Whatever kind of dining experience you’re after—from high-end gourmet, to casual izakaya, to a quick bite to go—Roppongi has you covered.
One great example at the high end is Sukiyabashi Jiro, the sushi restaurant made famous the world over by the movie Jiro Dreams of Sushi, and it is almost impossible to get reservations there. However, Roppongi is full of other options for fantastic Japanese cuisine—sushi, kaiseki, shabu shabu, etc.—Roppongi also has some great Western-style fine dining, like the Moon, a French restaurant on the 52nd floor of Mori Tower, and Jean-Georges Tokyo, run by—who else?—world-renowned chef Jean-Georges Vongerichten.
If you’re out late and in need of sustenance, grab a yakitori, a bowl of ramen, or a burger, or some doner kebab…
In keeping with Roppongi’s international flavor, most restaurants, both the fancy ones and the not-so-fancy ones, will be comfortable interacting with customers in English, and perhaps other language as well. And Roppongi is also home to Tokyo locations of international restaurant chains like Hard Rock Café.
The Art Triangle Roppongi is the name given to three superb museums located in Roppongi, all within walking distance of each other: the Mori Art Museum, the Suntory Museum of Art, and the National Art Center, Tokyo.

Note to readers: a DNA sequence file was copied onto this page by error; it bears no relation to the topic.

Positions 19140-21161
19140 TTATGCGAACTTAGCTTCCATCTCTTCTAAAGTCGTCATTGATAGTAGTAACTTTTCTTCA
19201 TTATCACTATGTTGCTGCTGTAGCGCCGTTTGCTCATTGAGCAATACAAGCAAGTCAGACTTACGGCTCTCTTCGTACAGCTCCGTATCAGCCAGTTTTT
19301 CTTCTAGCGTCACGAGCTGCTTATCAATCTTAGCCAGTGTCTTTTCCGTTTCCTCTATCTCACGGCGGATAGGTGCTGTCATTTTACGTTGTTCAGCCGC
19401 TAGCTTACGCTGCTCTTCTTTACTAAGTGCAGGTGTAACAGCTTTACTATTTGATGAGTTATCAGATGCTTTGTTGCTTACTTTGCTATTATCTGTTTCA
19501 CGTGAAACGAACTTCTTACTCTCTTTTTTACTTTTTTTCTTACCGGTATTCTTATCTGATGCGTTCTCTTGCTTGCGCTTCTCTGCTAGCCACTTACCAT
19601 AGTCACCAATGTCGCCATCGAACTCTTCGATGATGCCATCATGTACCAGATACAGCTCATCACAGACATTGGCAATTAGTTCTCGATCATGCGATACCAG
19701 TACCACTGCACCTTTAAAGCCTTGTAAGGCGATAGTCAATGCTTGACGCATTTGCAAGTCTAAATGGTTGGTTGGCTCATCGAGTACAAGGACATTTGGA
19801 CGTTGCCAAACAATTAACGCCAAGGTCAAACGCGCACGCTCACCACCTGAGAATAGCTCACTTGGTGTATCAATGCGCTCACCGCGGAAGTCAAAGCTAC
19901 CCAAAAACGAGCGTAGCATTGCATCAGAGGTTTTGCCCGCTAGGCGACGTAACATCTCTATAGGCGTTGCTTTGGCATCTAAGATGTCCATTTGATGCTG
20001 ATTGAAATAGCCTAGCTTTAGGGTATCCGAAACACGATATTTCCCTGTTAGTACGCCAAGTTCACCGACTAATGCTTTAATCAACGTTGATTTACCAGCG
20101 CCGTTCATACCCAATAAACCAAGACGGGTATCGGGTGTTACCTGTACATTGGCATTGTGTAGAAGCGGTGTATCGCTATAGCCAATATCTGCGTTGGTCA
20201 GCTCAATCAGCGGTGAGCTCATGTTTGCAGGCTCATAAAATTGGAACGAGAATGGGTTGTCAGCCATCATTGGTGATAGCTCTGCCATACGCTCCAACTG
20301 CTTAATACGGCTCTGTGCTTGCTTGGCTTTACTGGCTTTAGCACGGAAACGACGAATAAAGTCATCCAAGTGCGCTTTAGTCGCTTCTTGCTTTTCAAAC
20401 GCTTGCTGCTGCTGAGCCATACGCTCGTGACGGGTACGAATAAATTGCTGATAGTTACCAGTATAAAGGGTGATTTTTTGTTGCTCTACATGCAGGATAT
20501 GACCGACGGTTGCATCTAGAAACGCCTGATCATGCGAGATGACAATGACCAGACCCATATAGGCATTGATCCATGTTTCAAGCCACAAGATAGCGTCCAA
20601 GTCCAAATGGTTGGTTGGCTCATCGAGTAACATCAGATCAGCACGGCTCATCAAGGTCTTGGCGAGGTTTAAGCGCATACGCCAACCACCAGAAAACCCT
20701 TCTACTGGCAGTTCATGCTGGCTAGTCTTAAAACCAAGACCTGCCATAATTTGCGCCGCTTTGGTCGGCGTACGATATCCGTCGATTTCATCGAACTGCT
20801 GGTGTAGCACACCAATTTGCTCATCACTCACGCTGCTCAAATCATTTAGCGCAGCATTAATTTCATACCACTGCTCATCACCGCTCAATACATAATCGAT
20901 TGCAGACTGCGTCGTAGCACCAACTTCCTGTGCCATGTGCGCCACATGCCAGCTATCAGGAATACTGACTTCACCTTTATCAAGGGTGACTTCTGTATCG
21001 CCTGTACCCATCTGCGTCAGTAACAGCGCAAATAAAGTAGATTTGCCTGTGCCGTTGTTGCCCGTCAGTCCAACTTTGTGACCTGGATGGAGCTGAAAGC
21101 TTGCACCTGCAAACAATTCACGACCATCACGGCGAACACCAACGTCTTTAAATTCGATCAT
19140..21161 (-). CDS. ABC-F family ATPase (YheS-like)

The National Art Center, Tokyo is Japan’s only national art museum that does not have a permanent collection. Instead, it holds various special exhibitions and hosts many Artist Associations’ exhibitions. The building, designed by famed architect Kisho Kurokawa with this purpose in mind, has a massive exhibition space, one of the largest in the country.
The Suntory Museum of Art (closed for renovation until May 12, 2020) located on the 3rd floor of Tokyo Midtown, and it boasts an impressive collection of Japanese artwork and traditional crafts. There is also the must-see architecture by Kengo Kuma.
The Mori Art Museum is found on the top floor of Roppongi Hills Mori Tower. Its focus is on contemporary art from Japan and Asia, although it has featured artists from around the globe. It puts on world-class special exhibitions year-round.
If you’re in town at the right time of year, one can’t-miss art event is Roppongi Art Night. It typically runs from a Saturday morning to a Sunday afternoon in late May, and the festivities go all night. It’s a one-night extravaganza that’s all about making art more fun!
Roppongi Art Night 2019 main program
If you’re shopping in Roppongi, you’ll find a mix of high-end luxury and unpretentious fun. You could start by perusing the luxury offerings at Roppongi Hills, then head to the Don Quijote Roppongi, the iconic Japanese department store filled from floor to ceiling with an incredible variety of goods at rock-bottom prices.
After the sun sets, the wild side of Roppongi comes alive. Its reputation as an area full of great nightlife precedes itself. If you’re looking for a big night out in Tokyo, you’re in the right place. Sip on a craft beer or a nice glass of wine, do a few rounds of shots, or dance all night and into the morning—you’ve got a huge range of bars and clubs to pick from.